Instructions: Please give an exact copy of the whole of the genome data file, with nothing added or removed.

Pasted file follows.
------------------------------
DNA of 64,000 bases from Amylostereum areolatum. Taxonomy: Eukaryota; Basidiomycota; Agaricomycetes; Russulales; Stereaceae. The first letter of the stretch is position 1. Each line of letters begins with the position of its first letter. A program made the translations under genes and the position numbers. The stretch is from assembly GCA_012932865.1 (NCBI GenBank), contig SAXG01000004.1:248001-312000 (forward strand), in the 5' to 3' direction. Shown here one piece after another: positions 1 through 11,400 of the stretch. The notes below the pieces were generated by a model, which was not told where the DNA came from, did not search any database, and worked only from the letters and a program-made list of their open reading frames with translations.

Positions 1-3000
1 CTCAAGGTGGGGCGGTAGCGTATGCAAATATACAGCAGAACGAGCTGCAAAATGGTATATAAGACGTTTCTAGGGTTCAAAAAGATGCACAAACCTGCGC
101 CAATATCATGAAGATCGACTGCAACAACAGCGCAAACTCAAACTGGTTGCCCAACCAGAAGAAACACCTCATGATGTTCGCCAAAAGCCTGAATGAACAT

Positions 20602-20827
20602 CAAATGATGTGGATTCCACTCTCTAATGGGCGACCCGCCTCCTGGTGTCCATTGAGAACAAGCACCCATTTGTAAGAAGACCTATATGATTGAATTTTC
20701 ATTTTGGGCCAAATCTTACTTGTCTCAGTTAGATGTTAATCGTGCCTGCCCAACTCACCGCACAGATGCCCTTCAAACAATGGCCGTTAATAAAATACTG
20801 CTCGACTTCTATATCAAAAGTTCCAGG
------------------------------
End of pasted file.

DNA of 64,000 bases from Amylostereum areolatum. Taxonomy: Eukaryota; Basidiomycota; Agaricomycetes; Russulales; Stereaceae. The first letter of the stretch is position 1. Each line of letters begins with the position of its first letter. A program made the translations under genes and the position numbers. The stretch is from assembly GCA_012932865.1 (NCBI GenBank), contig SAXG01000004.1:248001-312000 (forward strand), in the 5' to 3' direction. Shown here one piece after another: positions 1 through 11,400 of the stretch. The notes below the pieces were generated by a model, which was not told where the DNA came from, did not search any database, and worked only from the letters and a program-made list of their open reading frames with translations.

Positions 1-3000
1 CTCAAGGTGGGGCGGTAGCGTATGCAAATATACAGCAGAACGAGCTGCAAAATGGTATATAAGACGTTTCTAGGGTTCAAAAAGATGCACAAACCTGCGC
101 CAATATCATGAAGATCGACTGCAACAACAGCGCAAACTCAAACTGGTTGCCCAACCAGAAGAAACACCTCATGATGTTCGCCAAAAGCCTGAATGAACAT

Positions 20602-20827
20602 CAAATGATGTGGATTCCACTCTCTAATGGGCGACCCGCCTCCTGGTGTCCATTGAGAACAAGCACCCATTTGTAAGAAGACCTATATGATTGAATTTTC
20701 ATTTTGGGCCAAATCTTACTTGTCTCAGTTAGATGTTAATCGTGCCTGCCCAACTCACCGCACAGATGCCCTTCAAACAATGGCCGTTAATAAAATACTG
20801 CTCGACTTCTATATCAAAAGTTCCAGG